As Germany’s Federal Ministry for the Environment, Nature Conservation, Nuclear Safety and Consumer Protection (BMUV) and Federal Ministry for Economic Cooperation and Development (BMZ) have announced in a joint press release, the marine offensive is part of a coherent national marine strategy to more firmly establish specific marine conservation targets in a cross-sector approach.
Furthermore, the offensive includes active participation in preparing various agreements to combat marine pollution and protect marine biodiversity at UN level.
According to Federal Development Minister Svenja Schulze, the Federal Government has pledged an additional 20 million euros for the World Bank’s PROBLUE Fund, to which the BMUV had already previously contributed, making Germany one of the Fund’s largest donors. The money is being used to support the campaign against marine litter and marine pollution as well as to maintain a sustainable management of coastal and marine areas.
According to Lemke, healthy seas are vital for humanity. They are an important CO2 reservoir and regulate the climate. They provide a habitat for a unique flora and fauna as well as representing a link between continents and maintaining a source of food.
However, Lemke emphasised, it was also true that the seas were subject to considerable pressure from overfishing, pollution with harmful substances and excessive fertilising, as well as giant whirlpools of plastic litter. Much of what we were doing was threatening the natural functions of the seas. Swift and determined action was therefore needed. “For this purpose, we will submit a binding cross-departmental marine strategy and promote a coordination of marine policy headed by a new commissioner,” the Environment Minister said.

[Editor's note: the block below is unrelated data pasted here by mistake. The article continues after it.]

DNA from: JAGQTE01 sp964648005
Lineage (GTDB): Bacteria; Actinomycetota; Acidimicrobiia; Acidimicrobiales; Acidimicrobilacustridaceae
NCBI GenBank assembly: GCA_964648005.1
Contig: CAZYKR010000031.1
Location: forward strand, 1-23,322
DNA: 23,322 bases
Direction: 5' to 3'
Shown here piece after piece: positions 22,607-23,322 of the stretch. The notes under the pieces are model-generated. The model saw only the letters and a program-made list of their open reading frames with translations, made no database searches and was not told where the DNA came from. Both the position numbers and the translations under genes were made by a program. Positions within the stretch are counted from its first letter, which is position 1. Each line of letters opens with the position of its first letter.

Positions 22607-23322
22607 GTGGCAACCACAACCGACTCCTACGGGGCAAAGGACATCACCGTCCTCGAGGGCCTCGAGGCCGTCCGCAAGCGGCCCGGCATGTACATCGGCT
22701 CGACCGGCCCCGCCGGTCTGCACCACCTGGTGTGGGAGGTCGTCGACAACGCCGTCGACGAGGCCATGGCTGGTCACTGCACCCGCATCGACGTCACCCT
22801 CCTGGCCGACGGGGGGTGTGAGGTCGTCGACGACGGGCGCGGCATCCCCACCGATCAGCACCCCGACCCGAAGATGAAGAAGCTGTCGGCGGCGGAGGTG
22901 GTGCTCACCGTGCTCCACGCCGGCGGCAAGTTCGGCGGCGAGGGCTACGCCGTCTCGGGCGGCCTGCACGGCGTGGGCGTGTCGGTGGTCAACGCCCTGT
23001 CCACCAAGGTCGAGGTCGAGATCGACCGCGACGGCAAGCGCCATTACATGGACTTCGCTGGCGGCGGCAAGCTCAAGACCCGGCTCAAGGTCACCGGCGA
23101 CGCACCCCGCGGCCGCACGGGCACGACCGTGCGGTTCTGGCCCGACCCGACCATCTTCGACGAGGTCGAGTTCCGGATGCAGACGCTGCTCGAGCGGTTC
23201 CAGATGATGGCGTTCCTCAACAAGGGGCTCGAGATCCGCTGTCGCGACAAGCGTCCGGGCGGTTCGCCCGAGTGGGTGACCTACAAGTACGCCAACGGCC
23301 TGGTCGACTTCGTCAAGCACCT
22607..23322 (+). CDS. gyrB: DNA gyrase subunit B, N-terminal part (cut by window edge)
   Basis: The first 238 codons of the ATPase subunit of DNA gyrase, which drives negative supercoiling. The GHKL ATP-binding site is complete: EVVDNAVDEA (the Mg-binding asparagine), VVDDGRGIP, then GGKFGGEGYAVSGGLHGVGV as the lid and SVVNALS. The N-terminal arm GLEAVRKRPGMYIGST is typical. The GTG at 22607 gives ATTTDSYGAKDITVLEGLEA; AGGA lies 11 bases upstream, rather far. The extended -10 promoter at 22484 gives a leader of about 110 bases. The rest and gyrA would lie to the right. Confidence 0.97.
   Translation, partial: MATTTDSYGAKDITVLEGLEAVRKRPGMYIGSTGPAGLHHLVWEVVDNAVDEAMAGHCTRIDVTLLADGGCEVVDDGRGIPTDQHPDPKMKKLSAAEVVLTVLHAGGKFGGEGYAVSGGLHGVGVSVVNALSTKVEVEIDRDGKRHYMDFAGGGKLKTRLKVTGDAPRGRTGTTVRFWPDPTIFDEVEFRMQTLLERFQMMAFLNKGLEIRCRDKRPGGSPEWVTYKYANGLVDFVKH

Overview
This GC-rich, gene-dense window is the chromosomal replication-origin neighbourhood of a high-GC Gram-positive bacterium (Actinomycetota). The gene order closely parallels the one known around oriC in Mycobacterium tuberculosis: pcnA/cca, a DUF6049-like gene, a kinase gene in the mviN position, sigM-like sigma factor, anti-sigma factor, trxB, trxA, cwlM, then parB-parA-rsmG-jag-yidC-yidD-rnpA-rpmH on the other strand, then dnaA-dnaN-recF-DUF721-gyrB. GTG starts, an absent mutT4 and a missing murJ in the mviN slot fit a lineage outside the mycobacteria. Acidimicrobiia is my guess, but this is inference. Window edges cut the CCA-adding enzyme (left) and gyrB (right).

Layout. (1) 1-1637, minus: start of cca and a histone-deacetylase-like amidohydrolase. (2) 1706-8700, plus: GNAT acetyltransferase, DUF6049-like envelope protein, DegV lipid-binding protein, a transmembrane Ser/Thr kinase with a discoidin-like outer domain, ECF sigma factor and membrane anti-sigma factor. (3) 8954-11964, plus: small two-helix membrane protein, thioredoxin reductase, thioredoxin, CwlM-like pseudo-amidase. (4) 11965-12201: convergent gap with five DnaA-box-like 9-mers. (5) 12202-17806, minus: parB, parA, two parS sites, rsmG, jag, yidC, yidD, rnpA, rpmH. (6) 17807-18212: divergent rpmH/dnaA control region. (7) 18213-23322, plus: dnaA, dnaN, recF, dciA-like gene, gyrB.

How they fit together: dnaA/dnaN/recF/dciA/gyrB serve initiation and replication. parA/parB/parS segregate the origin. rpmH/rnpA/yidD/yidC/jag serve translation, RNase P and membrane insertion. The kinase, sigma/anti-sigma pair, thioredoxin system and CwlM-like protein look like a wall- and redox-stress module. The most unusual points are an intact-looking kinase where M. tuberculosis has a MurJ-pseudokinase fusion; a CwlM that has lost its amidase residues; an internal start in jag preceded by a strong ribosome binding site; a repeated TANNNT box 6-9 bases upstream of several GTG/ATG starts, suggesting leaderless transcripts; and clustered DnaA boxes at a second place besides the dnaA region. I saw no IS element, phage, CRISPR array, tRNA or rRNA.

On the occasion of the One Ocean Summit, Federal Development Minister Schulze emphasised that intact seas were not only important for climate protection and biodiversity, but that they also provided livelihoods for people throughout the world. More than 800 million people were living on fisheries and aquaculture, she said. Together with Germany’s partner countries, the Development Ministry was therefore supporting the maintenance and expansion of marine and coastal conservation areas, sustainable fisheries and new sustainable sources of income for the coastal population.
Over the coming years, Germany’s marine offensive will combine all facets of marine conservation in a Federal Government marine strategy. In this manner, the conservation and environmentally friendly use of the seas are to be harmonised. The Federal Government’s new strategy and the role of the marine commissioner are currently being prepared at the BMUV.
Extending the Clean Oceans Initiative through greater engagement on the part of the development banks is one result of the One Ocean Summit. According to the press release, in the context of the Clean Oceans Initiative, together with France, the European Investment Bank and Spanish and Italian development banks, Germany has already succeeded in raising 1.63 billion euros. The Clean Oceans Initiative is above all devoted to wastewater and waste management in partner countries aimed at preventing plastic and waste emissions into the sea.
The Blue Action Fund, which protects marine expanses with a surface area of roughly 360,000 square kilometres, is a further important international BMZ instrument. For this purpose, together with the other donors, Germany has so far raised around 170 million euros.
In addition, according to the press release, the BMUV is supporting marine conservation in developing countries and emerging economies, with measures such as developing marine and coastal resilience in the coral triangle in Southeast Asia, cross-frontier protection and sustainable management of the marine and coastal area in East Africa and the prevention of plastic waste pollution in the Caribbean.
Since 2019, with its focused financing programme to prevent littering, the BMUV has approved seven projects in the worst-affected regions of the Global South – Africa, Asia and Latin America – with an overall volume of just under 40 million euros as well as a further 30 million euros invested in corresponding funds, particularly in the second pillar of the World Bank’s PROBLUE Fund, aimed at marine environmental protection.